I could go on all day. You can't compare the production of Tool to Aphex Twin or Tom Waits or another other genre to any other genre. It's like saying "who's better? michael jordan or tiger woods?"
  12. Exmun

    Exmun Guest

    For a nice South American CD, I'd suggest "Espiritu vivo" By Susana Baca. The recording is very well done and everything beyond it (mixing, mastering) seems to be spot on. Susana Baca does Afro Peruvian music, so you're going to get very organic music. This CD, however, was recorded in NY (Right Track Studios I believe). The deep tones that they got from the acoustic bass are incredible to hear. It's a very sparse record in many places. I credit the mastering engineer with gently massaging the CD rather than the typical squishing that is all too common these days.

    For bluegrass/folk, I also like Dan Tyminski's latest record. A real nice recording and beyond job with great clarity for each part. They seemed to do a lot of hi-pass filtering (or low end reduction) on his voice to get it to fit, but it worked for this record. Very polished.

  13. Alécio Costa - Brazil

    Alécio Costa - Brazil Distinguished Member

    Mar 19, 2002
    I´m afraid the pancake squeezing starts happening with SACD´s and DVD-A´s also.

    About crapy high end mastering, I prefer the ones I do with $1000plug-ins lol

    I like Steve Vai´s "Passion and Warfare", Firegarden", Satriani´s Extremist, Toto´s Kingdom of Desire, Yes´s 90125, Fragile, Big Generator, Rush´s Counterparts, Power Windows, Hold your fire and so and so..

    lol :p:
  14. Davedog

    Davedog Distinguished Member

    Dec 10, 2001
    Pacific NW
    John Hiatt's Crossing Muddy Waters...

    For massive production values....don't laugh....Shania Twain's Come On Over..its The Mutt at his best...actually the one before it is just as good....

    Joan Osborne's are right in yer face and you can hear every note.

    Find a good copy of the album, not the CD, the PLASTIC and make your own copy of Hendrix...Axis Bold As Love and listen to Eddie Kramer use great big old tube gear and four tracks...its also a guitar primer.The clean rhythm is the best that ever was and still is.

    [ October 06, 2003, 10:56 AM: Message edited by: Davedog ]
  15. Treena Foster

    Treena Foster Active Member

    Jul 4, 2003
    "I would like a good acoustic and good rock reference to learn from."

    For me....

    Bonnie Raitts, Nick Of Time Cd, produced by Don Was. Bonnie covers every genre of music and the tones are beyond reproach!


  16. Cary

    Cary Guest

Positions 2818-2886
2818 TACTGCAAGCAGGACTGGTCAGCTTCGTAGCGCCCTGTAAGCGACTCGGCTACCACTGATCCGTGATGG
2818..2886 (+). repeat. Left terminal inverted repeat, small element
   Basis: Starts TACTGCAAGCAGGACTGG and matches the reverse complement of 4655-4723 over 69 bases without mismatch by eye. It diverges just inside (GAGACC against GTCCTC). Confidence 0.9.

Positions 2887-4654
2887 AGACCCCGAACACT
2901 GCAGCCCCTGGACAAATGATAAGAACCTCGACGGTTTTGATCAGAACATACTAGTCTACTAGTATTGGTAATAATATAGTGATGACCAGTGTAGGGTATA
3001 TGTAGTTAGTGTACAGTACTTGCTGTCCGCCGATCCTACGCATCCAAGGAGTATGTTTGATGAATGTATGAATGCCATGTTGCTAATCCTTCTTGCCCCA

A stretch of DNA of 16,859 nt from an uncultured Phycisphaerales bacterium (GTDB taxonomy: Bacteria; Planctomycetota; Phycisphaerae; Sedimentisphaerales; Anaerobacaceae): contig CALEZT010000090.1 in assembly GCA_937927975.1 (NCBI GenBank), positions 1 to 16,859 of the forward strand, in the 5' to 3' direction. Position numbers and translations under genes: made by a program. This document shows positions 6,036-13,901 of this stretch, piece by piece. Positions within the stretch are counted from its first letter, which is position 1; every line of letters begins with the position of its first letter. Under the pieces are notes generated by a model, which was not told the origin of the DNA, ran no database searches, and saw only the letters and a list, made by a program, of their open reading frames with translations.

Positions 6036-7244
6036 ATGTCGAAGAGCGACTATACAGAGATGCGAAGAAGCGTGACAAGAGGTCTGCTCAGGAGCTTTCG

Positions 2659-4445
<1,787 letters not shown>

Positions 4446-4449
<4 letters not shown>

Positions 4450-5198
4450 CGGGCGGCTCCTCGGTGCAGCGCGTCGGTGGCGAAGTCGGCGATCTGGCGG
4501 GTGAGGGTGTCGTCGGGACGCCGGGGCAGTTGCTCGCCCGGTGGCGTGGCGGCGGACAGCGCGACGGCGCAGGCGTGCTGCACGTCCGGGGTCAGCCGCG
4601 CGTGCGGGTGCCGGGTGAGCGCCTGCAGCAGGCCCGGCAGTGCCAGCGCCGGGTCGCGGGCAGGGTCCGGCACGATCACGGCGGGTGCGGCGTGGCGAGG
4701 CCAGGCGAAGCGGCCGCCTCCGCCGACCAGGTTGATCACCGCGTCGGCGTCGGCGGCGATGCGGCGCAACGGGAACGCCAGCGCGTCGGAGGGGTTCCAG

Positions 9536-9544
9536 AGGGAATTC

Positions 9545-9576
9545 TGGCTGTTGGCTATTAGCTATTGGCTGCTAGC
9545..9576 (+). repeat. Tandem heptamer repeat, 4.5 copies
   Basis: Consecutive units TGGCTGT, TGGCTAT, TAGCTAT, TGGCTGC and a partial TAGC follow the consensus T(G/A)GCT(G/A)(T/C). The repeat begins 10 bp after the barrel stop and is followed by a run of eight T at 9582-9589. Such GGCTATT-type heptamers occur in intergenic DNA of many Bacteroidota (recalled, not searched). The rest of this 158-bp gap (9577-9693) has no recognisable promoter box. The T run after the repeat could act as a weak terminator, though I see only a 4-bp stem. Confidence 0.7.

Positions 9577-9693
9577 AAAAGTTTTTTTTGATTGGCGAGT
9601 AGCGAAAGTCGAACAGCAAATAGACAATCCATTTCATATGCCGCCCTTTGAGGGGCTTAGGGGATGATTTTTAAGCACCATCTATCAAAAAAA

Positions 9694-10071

I see you have an ear similar to mine. I would have named those cd's also.
  17. RandomGuest

    RandomGuest Guest

    Feb 10, 2001
    Oh yeah, Tom Petty's Wildflowers has been jumping to the top of my list since it came out. Talk about an amazing sounding album. The balance is amazing, the drums are perfect, and the vocals sound oh so good.

    My top three:

    1. Tom Petty - Wildflowers
    2. Radiohead - OK Computer
    3. Sgt. Pepper. I know, it's outdated, but the sound is so unique, and I love the old school panning. If you listen to some of the individual sounds on that album...they're so cool sounding. The production is also top notch.
  18. vinniesrs

    vinniesrs Active Member

    May 12, 2003
    Undertow by tool was a fantastic sounding record, but just a little synthetic. In their case, it suits them well.
    Fiona apple's Tidal was great.
    Paul simon's graceland.
    Throwing copper by live
    Tom petty, full moon fever
    Blue rodeo lost together
    Pat methany letter from home(a touch brittle though)
    Santana Spirits dancing in the flesh.
    Slayer god hates us all
    Chilies Blood sugar sex magic
  19. jdsdj98

    jdsdj98 Active Member

    Jun 8, 2002
    Denver, CO
    OK. How about some GREAT sounding "classical" acoustic recordings?

    Los Angeles Guitar Quartet - "LAGQ" and "Air & Ground"

    John Williams (no, not the composer) - "The Guitarist"

    These three definitely set the bar for classical guitar recording. I've searched for technical info regarding the John Williams album, but can't find anything. If anyone knows of anything, let me know.
  20. vinniesrs

    vinniesrs Active Member

    May 12, 2003
    I wanted to clarify my comment about tool sounding synthetic, as another member pointed out to me that this could be taken a couple of ways.

    In no way at all was I making a point at the engineer of the record. Primo job engineering!!
    I simply didn't think that the bands sound is natural. That doesn't mean that the studio is faking their sound. I have seen tool live, and it does sound just like the record. I like them very much and they influence my music.

    To me, if you are going to look at the best sounding album, I think it's simply a matter of preference. Most of the time I would rather listen to tool, but I think the graceland album sounds better.

    Just my opinion! Thanks for listening. :D